"The beauty of racquetball, unlike tennis, is that it's in an enclosed area. For people who are not extremely athletic or in great shape, racquetball is an easier sport for them to pick up because they're not running around chasing balls, and even if they're trying to hit the front wall and they hit a side wall instead, the ball is still in play, whereas in tennis, if you hit it outside the line, that's it," she says. One caveat, however: Racquetball is easy to learn, tough to master, she says.
If you want to know more about Davis' workshops and camps, go to www.fran davisracquetball.com. She's also got an instructional video for all levels of players called "Building Your Racquetball Dream House." It gives all the right moves including forehand, backhand, offense versus defense, drilling, shot selection, court position, serves, return of serves, and game strategies.
For Elizabeth Street resident Courtney Wagle, being one of two Bay Area professionals selected by San Francisco Magazine for giving the best haircut under $100 is as thrilling as being inducted into a hall of fame. She got the nod in July.
"If a client asks for something I can pretty much nail it. I don't usually cut somebody's hair and have them freak out and say 'That's not what I asked for,'" Wagle says. "I think it's because I have such a strong background on so many structured haircuts." Structured haircuts? Here's her elaboration on the geometry of clipping hair: "The head is basically mapped out, and for every haircut there are lines and sections, cutting angles, distribution angles. It's very much graphed out. You have to know how to put a quilt together to get a quilt; it's very much the same with a haircut."
Wagle, who works at Hairplay at the corner of 29th and Dolores streets, attributes her skill to ongoing education. "Six of the ten years that I've been cutting hair I've also been taking classes. I worked with Tony and Guy, an education team, and learned quite a bit with them. I taught for Redken as well, and I continue to teach our assistants both hair-cutting and color."
Our neighborhood also got some ink in San Francisco Magazine's July issue. Their readers picked Noe Valley as the Bay Area's best neighborhood. Of course, that's no surprise to those of us who live here.
There's more good news. Mary Little and Peter Wheeler, a husband-and-wife furniture design team, have been tapped for the high-profile juried California Design 2004 show running from Sept. 11 through Oct. 22, at 600 Townsend Street.
The pair have been making furniture together exclusively since 1997. "I tend to be the one who generates new ideas, and Peter's an excellent editor. He can look through the whole sketchbook and choose the ones we need to work on together," Little notes. "He's more rational, and I'm more intuitive. I tend to be much better at working with clients, while he's much better at working with other fabricators," she adds.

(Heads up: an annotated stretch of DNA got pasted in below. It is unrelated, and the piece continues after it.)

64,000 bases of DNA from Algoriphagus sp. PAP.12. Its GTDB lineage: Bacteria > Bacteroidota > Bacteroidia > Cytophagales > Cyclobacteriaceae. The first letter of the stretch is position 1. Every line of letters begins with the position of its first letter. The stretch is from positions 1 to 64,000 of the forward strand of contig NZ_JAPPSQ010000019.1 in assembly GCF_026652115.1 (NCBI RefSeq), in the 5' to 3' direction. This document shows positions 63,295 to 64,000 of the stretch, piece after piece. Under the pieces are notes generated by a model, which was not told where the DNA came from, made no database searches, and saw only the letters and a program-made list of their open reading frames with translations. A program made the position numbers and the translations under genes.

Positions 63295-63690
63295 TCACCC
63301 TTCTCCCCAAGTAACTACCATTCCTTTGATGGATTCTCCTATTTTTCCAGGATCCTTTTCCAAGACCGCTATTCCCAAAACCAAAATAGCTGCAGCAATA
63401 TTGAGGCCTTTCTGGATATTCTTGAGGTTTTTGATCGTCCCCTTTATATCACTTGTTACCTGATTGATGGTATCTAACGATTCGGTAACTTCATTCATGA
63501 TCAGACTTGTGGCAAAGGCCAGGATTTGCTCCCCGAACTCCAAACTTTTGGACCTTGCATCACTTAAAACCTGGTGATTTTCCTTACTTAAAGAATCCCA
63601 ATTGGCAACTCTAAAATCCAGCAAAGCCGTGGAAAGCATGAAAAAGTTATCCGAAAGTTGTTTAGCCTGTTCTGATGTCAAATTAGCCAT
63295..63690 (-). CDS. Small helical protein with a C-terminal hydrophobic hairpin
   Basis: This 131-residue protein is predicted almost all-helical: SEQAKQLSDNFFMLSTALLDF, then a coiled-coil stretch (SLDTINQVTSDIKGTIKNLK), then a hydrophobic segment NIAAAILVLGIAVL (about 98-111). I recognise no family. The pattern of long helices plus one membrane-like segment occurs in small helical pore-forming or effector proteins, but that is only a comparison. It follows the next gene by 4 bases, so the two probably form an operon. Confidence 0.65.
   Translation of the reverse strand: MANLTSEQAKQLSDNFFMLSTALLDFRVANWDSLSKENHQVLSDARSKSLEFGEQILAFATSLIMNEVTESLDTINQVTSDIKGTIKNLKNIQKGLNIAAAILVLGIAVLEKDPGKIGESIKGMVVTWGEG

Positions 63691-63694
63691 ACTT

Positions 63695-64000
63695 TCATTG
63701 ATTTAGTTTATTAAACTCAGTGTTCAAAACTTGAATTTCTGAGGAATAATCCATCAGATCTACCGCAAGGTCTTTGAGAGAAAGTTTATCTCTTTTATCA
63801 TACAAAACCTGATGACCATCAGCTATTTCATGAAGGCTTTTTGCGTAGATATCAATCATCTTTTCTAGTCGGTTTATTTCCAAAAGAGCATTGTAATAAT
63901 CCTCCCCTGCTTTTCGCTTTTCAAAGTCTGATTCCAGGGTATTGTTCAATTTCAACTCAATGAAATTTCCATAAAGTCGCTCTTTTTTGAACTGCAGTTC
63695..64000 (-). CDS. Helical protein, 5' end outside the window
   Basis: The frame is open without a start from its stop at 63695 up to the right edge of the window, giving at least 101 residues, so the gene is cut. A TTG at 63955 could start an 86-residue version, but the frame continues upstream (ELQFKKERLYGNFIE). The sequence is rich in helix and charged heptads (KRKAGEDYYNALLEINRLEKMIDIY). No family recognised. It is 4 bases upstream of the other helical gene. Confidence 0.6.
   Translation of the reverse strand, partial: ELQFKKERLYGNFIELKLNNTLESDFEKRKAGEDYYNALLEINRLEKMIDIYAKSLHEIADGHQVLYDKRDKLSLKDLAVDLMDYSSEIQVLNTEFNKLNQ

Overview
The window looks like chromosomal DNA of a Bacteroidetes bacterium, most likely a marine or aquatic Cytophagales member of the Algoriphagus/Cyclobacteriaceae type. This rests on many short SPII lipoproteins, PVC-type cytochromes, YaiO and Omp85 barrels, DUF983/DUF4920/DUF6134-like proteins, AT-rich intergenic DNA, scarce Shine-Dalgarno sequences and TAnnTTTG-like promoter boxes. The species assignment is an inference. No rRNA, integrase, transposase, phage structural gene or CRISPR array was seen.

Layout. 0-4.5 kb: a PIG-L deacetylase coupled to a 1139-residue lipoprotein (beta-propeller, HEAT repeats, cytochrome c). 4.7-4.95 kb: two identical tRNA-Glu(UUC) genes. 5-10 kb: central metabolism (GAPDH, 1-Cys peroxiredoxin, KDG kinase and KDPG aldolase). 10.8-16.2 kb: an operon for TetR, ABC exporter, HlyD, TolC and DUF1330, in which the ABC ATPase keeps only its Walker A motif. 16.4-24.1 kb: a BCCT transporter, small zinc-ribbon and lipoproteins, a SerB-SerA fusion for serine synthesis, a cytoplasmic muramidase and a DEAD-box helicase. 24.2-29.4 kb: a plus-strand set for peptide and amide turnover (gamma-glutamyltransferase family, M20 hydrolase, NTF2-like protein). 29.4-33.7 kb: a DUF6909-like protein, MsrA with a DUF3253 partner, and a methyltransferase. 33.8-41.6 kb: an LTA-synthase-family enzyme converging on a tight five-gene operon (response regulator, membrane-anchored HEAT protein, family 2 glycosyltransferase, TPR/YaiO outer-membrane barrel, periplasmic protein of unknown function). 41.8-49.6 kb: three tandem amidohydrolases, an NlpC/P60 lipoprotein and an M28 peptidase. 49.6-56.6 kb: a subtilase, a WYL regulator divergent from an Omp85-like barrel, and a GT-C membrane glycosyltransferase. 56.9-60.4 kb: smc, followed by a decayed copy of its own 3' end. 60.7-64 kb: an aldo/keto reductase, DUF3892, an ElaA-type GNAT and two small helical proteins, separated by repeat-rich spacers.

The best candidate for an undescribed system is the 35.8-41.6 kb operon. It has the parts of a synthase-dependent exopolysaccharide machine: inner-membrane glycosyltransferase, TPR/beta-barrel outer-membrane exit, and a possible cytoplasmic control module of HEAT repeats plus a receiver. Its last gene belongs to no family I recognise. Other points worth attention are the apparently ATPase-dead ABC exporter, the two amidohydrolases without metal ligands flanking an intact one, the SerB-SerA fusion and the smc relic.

Little and Wheeler, natives of the United Kingdom, moved to their 20th Street digs in 2001, when they both secured teaching positions at California College of the Arts. They also have many clients in this country who remark that their work is appealing because "it's functional and practical, but it's also very gentle and friendly in its look." The Little and Wheeler piece on view in California Design 2004 is an upholstered stool on American black walnut feet.
"We do things that are slightly out of the normal, and it makes people smile. The piece in this show is more restrained. But this is a selling show, and I think it's a sellable piece. We can put forward our more experimental work at other exhibitions," she says.
There's nothing experimental about Kathy Zucchi's latest achievement, and that's just the way the clients of this financial guru like it. Zucchi, of the investment firm Edward Jones, recently achieved the professional designation of Accredited Asset Management Specialist. So when it comes to asset strategies and allocation, she's now the last word.
"It's a resource that enables me to better assist my clients with their financial goals," says Zucchi, who is past president of the Noe Valley Merchants and Professionals Association. "They [Edward Jones] don't offer the opportunity to you until you've been in the field approximately five years. Then after that, you have six months to pass the exam and get accredited." Congratulations, Kathy.
You, dear readers, have until the 15th of September to send in news of your personal milestones. (Okay, we might stretch it a day or two for procrastinators.) We're interested in everything from new babies to new ventures, book signings to academic honors.